Negro sailors are regarded when they walk the Liverpool streets. In Liverpool indeed the

Negro steps with a prouder pace and lifts his head like a man; for here, no such

exaggerated feelings exists in respect to him, as in America. Three or four times I

encountered our black steward, dressed very handsomely and walking arm in arm with a

good looking woman. In New York such a couple would have been mobbed in three

minutes and the steward would have been luck to escape with whole limbs (5). Many

slaves made their way to Liverpool because they thought that they would be able to

escape back to Africa or at least hide from their masters in the local black community.

Even white West Indian plantation owners sent their black born children to be educated in

Liverpool as they received a better education and were treated more like people in

England(6). Of course not all black people arrived in Britain as a result of slavery but

some people came to study as privileged Africans (e.g. African royalty or business men) or

to set up business as free people. Britain even after freedom has still had a large racist

problem even Liverpool which has a large multicultural background has suffered from so

called race riots both in 1919 and in the early 1980 s.

During the first and second world wars the British relied on the help of black

soldiers and the black work force, they were praised and many black tradesmen moved to

England to help rebuild what had been destroyed, but after the work was done the

governments turned their back on them. Even the politicians of Britain are sometimes

racist for example Margaret Thatcher in1978 warned that Britain is under threat from

being swamped by Black Culture and in 1981,1987 and 1992 introduced new laws

which prevented black people from the commonwealth entering Britain without a visa.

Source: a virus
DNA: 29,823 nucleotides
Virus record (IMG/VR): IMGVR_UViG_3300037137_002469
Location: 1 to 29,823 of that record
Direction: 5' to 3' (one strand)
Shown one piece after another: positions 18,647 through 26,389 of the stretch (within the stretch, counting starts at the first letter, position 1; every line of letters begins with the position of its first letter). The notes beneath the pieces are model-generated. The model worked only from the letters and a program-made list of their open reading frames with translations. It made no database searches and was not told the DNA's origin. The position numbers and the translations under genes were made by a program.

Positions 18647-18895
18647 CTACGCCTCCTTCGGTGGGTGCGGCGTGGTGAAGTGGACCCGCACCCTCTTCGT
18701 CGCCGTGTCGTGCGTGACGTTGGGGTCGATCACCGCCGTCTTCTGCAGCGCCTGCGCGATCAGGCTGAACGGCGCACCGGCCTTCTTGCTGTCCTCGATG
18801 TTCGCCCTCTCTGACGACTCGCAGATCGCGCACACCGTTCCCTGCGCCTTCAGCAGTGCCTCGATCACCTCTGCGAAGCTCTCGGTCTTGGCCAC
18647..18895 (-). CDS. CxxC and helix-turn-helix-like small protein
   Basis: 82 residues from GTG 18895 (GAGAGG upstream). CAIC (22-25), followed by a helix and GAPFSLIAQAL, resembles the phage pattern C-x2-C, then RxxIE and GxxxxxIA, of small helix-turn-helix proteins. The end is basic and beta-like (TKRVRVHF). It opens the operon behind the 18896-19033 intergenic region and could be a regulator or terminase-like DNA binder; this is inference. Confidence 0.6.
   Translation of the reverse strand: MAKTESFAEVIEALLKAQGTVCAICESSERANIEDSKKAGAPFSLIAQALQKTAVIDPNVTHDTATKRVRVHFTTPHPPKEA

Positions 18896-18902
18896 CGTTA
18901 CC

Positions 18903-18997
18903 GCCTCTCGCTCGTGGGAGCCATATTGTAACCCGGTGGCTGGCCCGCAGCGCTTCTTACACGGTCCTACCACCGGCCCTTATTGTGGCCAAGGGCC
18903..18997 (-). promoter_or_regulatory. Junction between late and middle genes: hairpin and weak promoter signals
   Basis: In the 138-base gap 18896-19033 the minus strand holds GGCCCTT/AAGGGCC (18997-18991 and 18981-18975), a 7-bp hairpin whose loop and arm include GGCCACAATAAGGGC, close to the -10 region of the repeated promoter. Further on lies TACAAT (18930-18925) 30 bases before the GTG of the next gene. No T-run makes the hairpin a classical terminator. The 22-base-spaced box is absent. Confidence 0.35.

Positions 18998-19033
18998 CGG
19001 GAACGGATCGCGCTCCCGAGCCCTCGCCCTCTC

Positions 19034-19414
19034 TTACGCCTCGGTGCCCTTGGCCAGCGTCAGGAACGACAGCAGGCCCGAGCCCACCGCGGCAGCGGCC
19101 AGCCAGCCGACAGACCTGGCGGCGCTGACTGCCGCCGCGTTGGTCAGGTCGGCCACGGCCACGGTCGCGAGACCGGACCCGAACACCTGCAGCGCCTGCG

Some people in the British forces are also still racist as the handling of the Stephen

Lawrence case has proved. In areas where black and white people live together their is

always media attention and reports of violence, crime and general social decay because

these areas are the scapegoat areas for the errors of past governments and are always

good at election time to try to improve.

As in America black people usually live in communities in Britain but many of

these communities are multiracial, not just for black people or white people but for

everybody, their is a sense of brotherhood and friendship within these communities and it

is a warm and kind host to those who wish to dwell there.

conclusion

Slavery is one of the biggest reasons why most black people today live in both

America and Britain, the fight for freedom and equality was long and hard and still in some

places their is still a lot of racism and violence. It seems as the black American population

has had a harder time fighting for equality than the British, black people have certainly

been more accepted in Britain than in America (although there is still much

institutionalised racism).There are always a few people who want to disrupt societies and

segregate, this is an unlikely event but groups like the KKK, NF and C18 believe that they

can separate nations of people and treat people different because of the colour of their

skin.

Because of plantation slavery in America the black areas which arouse their are

much stronger and more community based than the British areas but they are equally as

important in the lives of the people within.

footnotes

(1) Thomas, Hugh

THE SLAVE TRADE The history of the Atlantic slave trade 1440-1870

p805

Picador

1997

(2) Blackstone,William

Commentaries on the laws of England

p23

Oxford: Clarendon press

1765-1769

(3) Ibid.

p39-40

(4) Fryer

Staying power

(5) Ibid.

p202

(6) Law, Ian

A history of race and racism in Liverpool 1660-1950

p14

Whitechapel press

1981

bibliography

Ackah, William & Christian, mark , Black organisation and identity in Liverpool.

England,1997

Frazier, E.Franklin , The Negro family in the United States, Chicago, 1966

Grieve, Averil Mackenzie , The last years of the English slave trade Liverpool 1750-1807,

England, 1968

Holmes, Colin , Immigrants and minorities in British society, England, 1978